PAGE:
The executable will keep trying to connect with the C2 server until it respond with two lines of encoded data. After decoding these two lines using Base64, the first line contains an RSA public key and the second line is written to files named “README_FOR_DECRYPT.txt.”
When we were analyzing the samples, the C2 server returned the data for the README_FOR_DECRYPT.txt shown in following picture. It asks victims to pay exactly one bitcoin (currently around $400) through a specific Tor network website to decrypt the files. The website will then guide victims to buy a bitcoin from somewhere else and transfer to the attacker at the address of “1PGAUBqHNcwSHYKnpHgzCrPkyxNxvsmEof”.
We reported the issue to the Transmission Project and to Apple immediately after we identified it. Apple has since revoked the abused certificate, and Gatekeeper will now block the malicious installers. Apple has also updated XProtect signatures to cover the family, and the signature has been automatically updated to all Mac computers now. As of March 5, Transmission Project has removed the malicious installers from its website.
We have also updated URL filtering and Threat Prevention to stop KeRanger from impacting Palo Alto Networks customers.
How to Protect Yourself
Users who have directly downloaded Transmission installer from official website after 11:00am PST, March 4, 2016 and before 7:00pm PST, March 5, 2016, may be been infected by KeRanger. If the Transmission installer was downloaded earlier or downloaded from any third party websites, we also suggest users perform the following security checks. Users of older versions of Transmission do not appear to be affected as of now.
We suggest users take the following steps to identify and remove KeRanger holds their files for ransom:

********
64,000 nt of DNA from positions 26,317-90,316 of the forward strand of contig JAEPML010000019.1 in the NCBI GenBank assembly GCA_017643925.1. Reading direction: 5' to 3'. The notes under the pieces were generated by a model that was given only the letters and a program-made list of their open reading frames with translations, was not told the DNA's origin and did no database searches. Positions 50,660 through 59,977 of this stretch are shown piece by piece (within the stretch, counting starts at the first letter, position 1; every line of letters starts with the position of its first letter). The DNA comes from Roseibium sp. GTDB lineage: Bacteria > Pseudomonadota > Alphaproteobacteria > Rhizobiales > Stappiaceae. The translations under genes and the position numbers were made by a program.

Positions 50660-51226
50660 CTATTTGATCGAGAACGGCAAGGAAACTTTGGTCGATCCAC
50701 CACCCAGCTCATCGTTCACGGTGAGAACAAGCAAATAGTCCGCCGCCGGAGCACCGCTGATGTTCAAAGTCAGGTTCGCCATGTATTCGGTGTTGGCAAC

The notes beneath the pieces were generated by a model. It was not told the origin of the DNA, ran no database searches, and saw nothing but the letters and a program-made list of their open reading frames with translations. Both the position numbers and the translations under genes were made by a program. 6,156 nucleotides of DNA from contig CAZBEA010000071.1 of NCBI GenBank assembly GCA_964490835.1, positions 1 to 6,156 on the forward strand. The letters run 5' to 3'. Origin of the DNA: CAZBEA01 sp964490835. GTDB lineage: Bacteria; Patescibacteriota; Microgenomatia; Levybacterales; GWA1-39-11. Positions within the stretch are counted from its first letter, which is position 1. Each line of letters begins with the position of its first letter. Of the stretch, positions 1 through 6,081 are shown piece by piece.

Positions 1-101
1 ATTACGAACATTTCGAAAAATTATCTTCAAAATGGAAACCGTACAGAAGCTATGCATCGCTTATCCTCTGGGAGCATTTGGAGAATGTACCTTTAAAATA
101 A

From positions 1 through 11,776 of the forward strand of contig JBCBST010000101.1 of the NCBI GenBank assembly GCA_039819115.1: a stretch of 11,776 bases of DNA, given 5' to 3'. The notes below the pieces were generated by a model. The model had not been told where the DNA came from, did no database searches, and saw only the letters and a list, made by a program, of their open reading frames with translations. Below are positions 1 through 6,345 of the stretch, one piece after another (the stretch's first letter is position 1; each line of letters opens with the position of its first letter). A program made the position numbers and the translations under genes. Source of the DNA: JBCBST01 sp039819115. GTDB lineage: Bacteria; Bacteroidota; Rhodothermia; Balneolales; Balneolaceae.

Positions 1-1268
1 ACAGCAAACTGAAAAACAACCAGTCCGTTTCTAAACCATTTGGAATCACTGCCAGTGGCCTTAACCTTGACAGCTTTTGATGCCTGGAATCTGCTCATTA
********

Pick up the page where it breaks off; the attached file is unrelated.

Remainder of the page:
1.Using either Terminal or Finder, check whether /Applications/Transmission.app/Contents/Resources/ General.rtf or /Volumes/Transmission/Transmission.app/Contents/Resources/ General.rtf exist. If any of these exist, the Transmission application is infected and we suggest deleting this version of Transmission.
2.Using “Activity Monitor” preinstalled in OS X, check whether any process named “kernel_service” is running. If so, double check the process, choose the “Open Files and Ports” and check whether there is a file name like “/Users/<username>/Library/kernel_service” (Figure 12). If so, the process is KeRanger’s main process. We suggest terminating it with “Quit -> Force Quit”.
3.After these steps, we also recommend users check whether the files “.kernel_pid”, “.kernel_time”, “.kernel_complete” or “kernel_service” existing in ~/Library directory. If so, you should delete them.
Since Apple has revoked the abused certificate and has updated XProtect signatures, if a user tries to open a known infected version of Transmission, a warning dialog will be shown that states “Transmission.app will damage your computer. You should move it to the Trash.” Or “Transmission can’t be opened. You should eject the disk image.” In any case if you see these warnings, we suggest to follow Apple’s instruction to avoid being affected.
Samples of Ransomware.OSX.KeRanger
d1ac55a4e610380f0ab239fcc1c5f5a42722e8ee1554cba807 4bbae4a5f6dbe1 Transmission-2.90.dmg
e3ad733cea9eba29e86610050c1a15592e6c77820927b9edeb 77310975393574 Transmission
31b6adb633cff2a0f34cefd2a218097f3a9a8176c9363cc70f e41fe02af810b9 General.rtf
d7d765b1ddd235a57a2d13bd065f293a7469594c7e13ea7700 e55501206a09b5 Transmission
ddc3dbee2a8ea9d8ed93f0843400653a89350612f291486848 5476a847c6484a Transmission
6061a554f5997a43c91f49f8aaf40c80a3f547fc6187bee57c d5573641fcf153 General.rtf